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2018-03-08 / Voices

Anagoptan (listening)…


A good majority of us have the “gift of gab.” Whether it be talking in front of crowds, or at home to our children, at the kitchen table to our friends, or at the office to our colleagues.

We all have that ability to some extent. We also have the same ability to listen. But do we actually listen? I don’t mean listening to get riled up

(which is almost guaranteed when the person you don’t like is about to speak). I mean the actual act of listening; to take in new information and/or a different perspective.

Bear: Waká. wa.ží wóglake ehá.ta. ta.yá. anáopta. yo. “When an elder speaks, you listen” When I was a child this was a heavy teaching and I think that it differs today. I hear during meetings this phrase WAY too much. “I don’t mean to speak in front of my elders…”, however, that person will continue to speak. There is some sort of audacity that person has, they believe their competence or wisdom allows them to supersede that old teaching.

Badger: “From my perspective and understanding, I believe the act of listening requires the ability, from a single person, to put away her/his emotions, beliefs and opinions for a moment to allow for the words of another to be felt and truly heard. I also believe that we, as Lakota people, have a language that was felt and therefore deeply understood. I feel this is why when someone spoke, you acknowledged them by saying, “han” because you were showing that person that you are truly listening.”

Bear: “Han, I heard from an Elder once, “You reach elder status when people shut up when you talk.” I thought that was a cool saying because it signified this person was worth listening to. Lakota people have a way of sensing when someone is original or worth listening to. I know from experience that my words on the radio at KILI Radio reach some and not others. I have deep conversations on the air that I love and learn from and would love hear feedback from, but, most times it’s “I love the Wakalapi Chit Chat Show, you guys are crazy.” How do you get someone to listen?”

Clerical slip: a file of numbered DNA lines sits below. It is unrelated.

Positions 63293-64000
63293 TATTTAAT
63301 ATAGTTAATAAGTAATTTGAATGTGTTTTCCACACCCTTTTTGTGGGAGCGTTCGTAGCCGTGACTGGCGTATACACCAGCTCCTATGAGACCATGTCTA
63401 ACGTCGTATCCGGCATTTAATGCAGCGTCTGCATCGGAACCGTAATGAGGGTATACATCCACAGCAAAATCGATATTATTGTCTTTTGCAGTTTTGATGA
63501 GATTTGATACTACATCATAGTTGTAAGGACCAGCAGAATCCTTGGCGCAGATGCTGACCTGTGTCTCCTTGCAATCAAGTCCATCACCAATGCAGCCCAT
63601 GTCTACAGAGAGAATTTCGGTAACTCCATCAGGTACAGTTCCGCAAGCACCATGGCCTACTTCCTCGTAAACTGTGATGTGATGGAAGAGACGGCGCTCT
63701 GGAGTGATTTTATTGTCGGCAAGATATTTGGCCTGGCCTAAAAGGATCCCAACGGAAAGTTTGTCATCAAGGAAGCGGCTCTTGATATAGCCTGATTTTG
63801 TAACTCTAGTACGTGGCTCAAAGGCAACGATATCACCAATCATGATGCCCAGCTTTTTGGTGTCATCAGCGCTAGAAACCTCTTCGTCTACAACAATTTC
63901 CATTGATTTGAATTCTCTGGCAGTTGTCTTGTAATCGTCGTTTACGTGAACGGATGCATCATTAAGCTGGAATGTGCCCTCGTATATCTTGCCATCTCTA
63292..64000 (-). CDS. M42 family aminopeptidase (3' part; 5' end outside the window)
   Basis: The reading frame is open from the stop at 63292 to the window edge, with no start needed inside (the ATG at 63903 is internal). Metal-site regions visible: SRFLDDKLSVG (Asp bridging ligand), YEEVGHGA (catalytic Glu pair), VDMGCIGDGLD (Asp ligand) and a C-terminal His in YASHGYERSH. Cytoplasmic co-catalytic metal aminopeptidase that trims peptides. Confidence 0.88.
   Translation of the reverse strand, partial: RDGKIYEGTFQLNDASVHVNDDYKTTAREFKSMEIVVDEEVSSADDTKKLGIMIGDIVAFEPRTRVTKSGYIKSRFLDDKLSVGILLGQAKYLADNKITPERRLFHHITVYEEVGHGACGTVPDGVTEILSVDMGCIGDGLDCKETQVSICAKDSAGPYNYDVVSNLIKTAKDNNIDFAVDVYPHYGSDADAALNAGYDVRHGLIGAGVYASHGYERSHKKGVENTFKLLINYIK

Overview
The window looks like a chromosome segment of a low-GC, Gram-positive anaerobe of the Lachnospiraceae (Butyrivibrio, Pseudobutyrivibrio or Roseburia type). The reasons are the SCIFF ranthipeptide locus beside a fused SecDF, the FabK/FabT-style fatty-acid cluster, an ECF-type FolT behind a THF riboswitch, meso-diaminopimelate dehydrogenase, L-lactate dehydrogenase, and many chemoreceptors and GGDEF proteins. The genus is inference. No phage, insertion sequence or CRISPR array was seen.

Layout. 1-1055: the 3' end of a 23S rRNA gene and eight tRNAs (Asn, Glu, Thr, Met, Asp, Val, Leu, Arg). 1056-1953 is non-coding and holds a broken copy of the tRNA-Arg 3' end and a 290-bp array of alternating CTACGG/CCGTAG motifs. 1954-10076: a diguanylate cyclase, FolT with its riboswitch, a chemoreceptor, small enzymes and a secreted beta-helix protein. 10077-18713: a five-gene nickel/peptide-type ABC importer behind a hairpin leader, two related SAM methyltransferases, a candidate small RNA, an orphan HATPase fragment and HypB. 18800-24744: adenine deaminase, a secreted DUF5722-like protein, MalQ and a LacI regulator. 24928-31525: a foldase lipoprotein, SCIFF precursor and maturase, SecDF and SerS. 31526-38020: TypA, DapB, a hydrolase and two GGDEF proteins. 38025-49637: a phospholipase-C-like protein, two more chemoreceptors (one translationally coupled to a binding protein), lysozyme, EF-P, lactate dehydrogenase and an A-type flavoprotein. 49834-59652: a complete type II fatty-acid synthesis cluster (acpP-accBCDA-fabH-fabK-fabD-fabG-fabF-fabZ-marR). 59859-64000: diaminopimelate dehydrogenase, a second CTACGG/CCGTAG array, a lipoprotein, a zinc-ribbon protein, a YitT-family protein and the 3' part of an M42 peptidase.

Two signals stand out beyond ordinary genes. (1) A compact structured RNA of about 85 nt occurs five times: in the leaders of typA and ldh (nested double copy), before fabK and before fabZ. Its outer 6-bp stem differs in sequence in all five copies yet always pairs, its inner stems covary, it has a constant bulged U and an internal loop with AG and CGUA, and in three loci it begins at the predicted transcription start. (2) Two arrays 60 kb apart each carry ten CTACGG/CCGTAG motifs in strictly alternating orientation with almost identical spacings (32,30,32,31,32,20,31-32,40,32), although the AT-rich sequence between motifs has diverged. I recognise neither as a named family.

Badger: “I strongly believe that you cannot make someone listen. It is a skill that a person will have to witness and live in order to honestly understand what is meant to “listen.” Also, the ability to genuinely listen must be learned by either a parent or someone who has great significance in a person’s life. We carry on our parents’ or grandparents’ demeanor because we watch them and take in their reactions, habits and philosophy. Listening is a skill that is felt deeply within. Which also makes me wonder if we have a difficult time listening because most of our generation and those after us grew up learning and speaking English. Our Lakota language is felt and has deeply rooted connections to everything around us, including ourselves. Not speaking Lakota from birth might have greatly affected our ability to listen which might be contributing to our loss of connection and understanding of ourselves and everything around us.”

Bear: “So true, English’s connection with mainstream society brings attention span to mere seconds. From what I recall, it’s 15 seconds. Hardly any time to get a point across or plant a seed. I worry for the futures ability to listen.”

Badger: “Listen to actually listen and not to react. Want to learn to listen? Visit an elder in person. Be quiet and… listen.”

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